Single Payment Model
The single-payment model approximates the development pattern of coverages such as General Liability, where each occurrence is followed by one reporting, one or more valuations, zero or one payment, and zero or one recovery or other adjustment to the amount originally paid.
The mean and standard deviation for severity describe the size of the actual loss independent of responsibility for payment. The minimum and maximum may further describe the actual loss size or may describe the relevant layer of coverage. The deductible modifies the loss from the perspective of an insurer and the zero spike ("P(0)") expresses the probability that a claim will be closed without payment, for reasons other than being less than the deductible. This allows the use of continuous distributions with support on the positive axis for the size of the claimant's actual loss, while still allowing for the possibility that the insurer or the insured will not be liable for payment. The severity means are adjusted for trend, and the user may request a different trend between occurrence and payment of a particular claim than the trend up to the moment of occurrence, modeling this difference via Butsic's "alpha" parameter.
Case reserves are generated from adequacy factors applied to the actual severities, with the result modified by the minimum, maximum, and deductible from the severity distribution, and finally adjusted to reflect the case reserver's estimates that the claim will close without payment. Case reserve errors are reflected in the distribution of the case reserve factors, in the assumed probabilities of closure without payment, and in an assumed fast track reserve that applies from time of reporting to time of the next valuation.
Note that bias in case reserves may be introduced by adjusting the mean of the case reserve factor, or the assumed probability of closure without payment, or both. There are two assumed probabilities of closure without payment, conditional on whether or not the actual claim will close without payment. In practice this is not known to the case reserver, but there usually is some relevant evidence.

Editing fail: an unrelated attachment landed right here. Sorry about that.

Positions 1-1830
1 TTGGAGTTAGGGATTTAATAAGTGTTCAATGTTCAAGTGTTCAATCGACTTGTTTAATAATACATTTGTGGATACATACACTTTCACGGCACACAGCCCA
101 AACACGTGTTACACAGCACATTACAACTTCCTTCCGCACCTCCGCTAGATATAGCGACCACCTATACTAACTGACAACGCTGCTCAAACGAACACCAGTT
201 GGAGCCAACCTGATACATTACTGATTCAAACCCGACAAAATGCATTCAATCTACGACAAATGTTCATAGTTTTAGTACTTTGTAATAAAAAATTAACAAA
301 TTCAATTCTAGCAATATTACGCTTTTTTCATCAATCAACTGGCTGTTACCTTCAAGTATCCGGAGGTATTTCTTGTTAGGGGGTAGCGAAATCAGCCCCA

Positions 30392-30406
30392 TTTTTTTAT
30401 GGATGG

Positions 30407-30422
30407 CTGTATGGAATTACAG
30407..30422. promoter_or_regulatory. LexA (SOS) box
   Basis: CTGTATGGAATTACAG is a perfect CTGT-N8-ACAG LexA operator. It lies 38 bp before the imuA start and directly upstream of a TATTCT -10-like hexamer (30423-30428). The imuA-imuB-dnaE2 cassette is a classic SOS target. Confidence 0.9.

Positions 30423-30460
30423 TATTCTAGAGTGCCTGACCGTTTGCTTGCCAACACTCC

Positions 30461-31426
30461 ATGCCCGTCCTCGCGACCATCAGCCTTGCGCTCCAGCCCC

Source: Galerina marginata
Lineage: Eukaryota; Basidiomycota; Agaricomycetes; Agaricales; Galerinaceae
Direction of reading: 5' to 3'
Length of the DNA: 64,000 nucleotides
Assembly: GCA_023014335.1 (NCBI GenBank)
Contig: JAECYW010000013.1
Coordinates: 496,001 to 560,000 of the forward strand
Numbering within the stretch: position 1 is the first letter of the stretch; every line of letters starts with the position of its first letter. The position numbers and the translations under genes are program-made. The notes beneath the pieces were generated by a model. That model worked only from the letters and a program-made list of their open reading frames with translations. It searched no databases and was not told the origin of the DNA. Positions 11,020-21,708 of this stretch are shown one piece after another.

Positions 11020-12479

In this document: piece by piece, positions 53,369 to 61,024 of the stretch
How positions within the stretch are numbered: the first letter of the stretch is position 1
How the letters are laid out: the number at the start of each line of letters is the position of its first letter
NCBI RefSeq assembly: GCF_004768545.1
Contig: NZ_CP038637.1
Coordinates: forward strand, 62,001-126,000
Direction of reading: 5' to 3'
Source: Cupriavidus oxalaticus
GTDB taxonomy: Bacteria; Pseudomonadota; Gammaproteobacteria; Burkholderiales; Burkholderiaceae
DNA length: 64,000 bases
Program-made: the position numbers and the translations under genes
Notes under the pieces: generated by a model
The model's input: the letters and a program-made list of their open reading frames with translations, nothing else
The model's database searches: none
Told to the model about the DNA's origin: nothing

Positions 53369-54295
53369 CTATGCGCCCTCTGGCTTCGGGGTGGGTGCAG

To model changes in case reserve adequacy as information about a loss accumulates, the user specifies a mean adequacy factor as of the report date and as of 40%, 70%, and 90% of the time between the report date and the payment date. The system interpolates the mean of the case reserve factor between these values and between the "90%-date" value and 1.00 at the payment date, and the system adjusts the standard deviation in the same proportions, except for reducing it linearly to zero between the "90% date" and the payment date. However, the case reserve itself only changes at discrete (and random) points in time determined by the distribution of inter-valuation waiting times.
The "P(2 sig dig)" entries represent the probability that a claim will be settled, or a case reserve estimated, to a nearby "round" number -- in this case rounding to two significant digits -- rather than its exact value.
Recoveries are modeled as one-time adjustments to correct errors in the original amount paid. For this purpose the amount paid is treated as an adequacy factor times the actual severity after application of minimum, maximum, deductible, and the Boolean variable representing closure without payment. Payment errors are reflected in the distribution of this factor less 1.00. In particular, if the adequacy factor is greater than 1.00, the initial payment will be too great and will produce a future recovery, represented as a negative payment. The simulator generates both the original excess payment and the later recovery.